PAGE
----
In July of 1998 I developed a pain in my left shoulder blade, which I thought was from pruning an overhead tree branch. My doctor and I treated it as a pulled muscle, but several months later, when I started coughing up blood, it was finally diagnosed as non‐small cell lung cancer, Stage IIIB, inoperable. I was terrified.
However, within a week of diagnosis, my husband Jonathan Holt Truex and I were at the Cancer Treatment Centers of America in Tulsa. I received 6 weeks of external beam radiation with concurrent low‐dose chemo (Taxol and carboplatin), followed by 5 rounds of monthly full‐dose chemo. By the end of treatment, my 7×8 cm tumor had shrunk to 2.5 cm, and 6 months after that, by the grace of God, it had shrunk away to a scar!
In celebration of my recovery, and in an attempt to bring more joy into my life, I began taking singing lessons and watercolor classes, and I became more involved in my church. My life was, and is, much richer than it had been before the cancer.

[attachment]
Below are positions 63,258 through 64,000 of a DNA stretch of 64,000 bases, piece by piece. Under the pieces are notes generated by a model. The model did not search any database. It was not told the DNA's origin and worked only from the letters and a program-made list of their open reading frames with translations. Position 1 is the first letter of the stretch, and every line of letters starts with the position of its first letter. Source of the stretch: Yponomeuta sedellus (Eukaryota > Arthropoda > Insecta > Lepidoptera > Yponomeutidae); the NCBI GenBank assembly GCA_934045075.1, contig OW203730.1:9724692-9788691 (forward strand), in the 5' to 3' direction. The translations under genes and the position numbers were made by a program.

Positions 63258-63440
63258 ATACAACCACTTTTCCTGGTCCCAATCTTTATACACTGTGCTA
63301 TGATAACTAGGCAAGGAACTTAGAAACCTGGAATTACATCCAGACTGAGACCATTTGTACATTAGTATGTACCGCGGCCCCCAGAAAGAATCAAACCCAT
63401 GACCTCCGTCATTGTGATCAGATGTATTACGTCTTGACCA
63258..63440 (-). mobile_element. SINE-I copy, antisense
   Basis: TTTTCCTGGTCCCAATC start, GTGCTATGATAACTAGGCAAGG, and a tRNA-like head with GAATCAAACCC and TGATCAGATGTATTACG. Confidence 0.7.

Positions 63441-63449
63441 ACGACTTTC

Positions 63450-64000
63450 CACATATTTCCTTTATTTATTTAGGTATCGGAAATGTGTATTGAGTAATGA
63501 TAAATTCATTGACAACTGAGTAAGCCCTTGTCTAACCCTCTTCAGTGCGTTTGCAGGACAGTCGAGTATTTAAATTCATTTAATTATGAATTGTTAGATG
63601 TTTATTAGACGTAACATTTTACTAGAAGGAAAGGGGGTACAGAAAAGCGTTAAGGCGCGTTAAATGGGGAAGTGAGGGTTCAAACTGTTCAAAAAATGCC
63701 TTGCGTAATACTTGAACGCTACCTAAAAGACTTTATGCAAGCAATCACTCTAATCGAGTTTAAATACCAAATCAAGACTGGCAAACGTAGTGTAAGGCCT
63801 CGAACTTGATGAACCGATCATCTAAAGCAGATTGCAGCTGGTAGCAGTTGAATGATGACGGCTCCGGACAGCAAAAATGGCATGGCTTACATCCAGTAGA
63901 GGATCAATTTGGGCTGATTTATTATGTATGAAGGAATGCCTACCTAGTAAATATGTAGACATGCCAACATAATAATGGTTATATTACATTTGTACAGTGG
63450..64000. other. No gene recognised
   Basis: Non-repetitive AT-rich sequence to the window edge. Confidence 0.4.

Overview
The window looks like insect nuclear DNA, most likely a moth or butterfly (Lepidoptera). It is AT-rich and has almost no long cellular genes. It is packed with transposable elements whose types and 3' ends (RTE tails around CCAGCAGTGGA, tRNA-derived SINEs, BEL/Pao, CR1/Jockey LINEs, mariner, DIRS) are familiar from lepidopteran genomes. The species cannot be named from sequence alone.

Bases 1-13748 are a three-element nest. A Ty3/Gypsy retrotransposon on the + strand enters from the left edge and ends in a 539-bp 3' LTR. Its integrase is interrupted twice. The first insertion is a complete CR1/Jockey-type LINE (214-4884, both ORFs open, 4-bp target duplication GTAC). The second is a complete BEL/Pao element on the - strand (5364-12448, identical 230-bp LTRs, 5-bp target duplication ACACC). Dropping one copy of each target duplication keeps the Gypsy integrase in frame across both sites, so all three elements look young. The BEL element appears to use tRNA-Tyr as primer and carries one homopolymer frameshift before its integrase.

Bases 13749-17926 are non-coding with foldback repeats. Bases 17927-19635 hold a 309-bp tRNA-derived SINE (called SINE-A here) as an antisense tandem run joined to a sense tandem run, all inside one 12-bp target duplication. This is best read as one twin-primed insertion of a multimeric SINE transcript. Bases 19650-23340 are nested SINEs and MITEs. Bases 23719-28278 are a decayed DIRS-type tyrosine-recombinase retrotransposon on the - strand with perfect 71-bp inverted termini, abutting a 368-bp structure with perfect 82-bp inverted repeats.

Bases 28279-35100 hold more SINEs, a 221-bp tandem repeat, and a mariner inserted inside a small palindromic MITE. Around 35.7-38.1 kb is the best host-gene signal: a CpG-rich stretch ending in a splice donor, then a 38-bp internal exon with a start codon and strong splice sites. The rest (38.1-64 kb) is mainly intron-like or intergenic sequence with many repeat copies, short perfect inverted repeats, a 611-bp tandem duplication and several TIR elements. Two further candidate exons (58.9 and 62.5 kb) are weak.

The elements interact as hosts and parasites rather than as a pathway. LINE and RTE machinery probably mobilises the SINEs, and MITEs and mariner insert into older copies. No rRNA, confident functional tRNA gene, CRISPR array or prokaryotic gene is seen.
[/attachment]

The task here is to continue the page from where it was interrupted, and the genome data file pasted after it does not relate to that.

In the course of diagnosing my second lung cancer, we became aware that the areas we had considered to be harmless scar tissue in my lungs might not be so harmless. Called ‘ground glass opacities’, these hazy areas have become the subject of considerable research recently. Apparently they can start growing and turn into malignant nodules after being inactive for many years. Now my pulmonologist measures each of my GGOs every time I have a CT scan, and we are currently watching one small but suspicious area.
However, during these 13 years, except when I have been in treatment, I have felt completely normal and have led an active lifestyle. My husband Holt and I travel,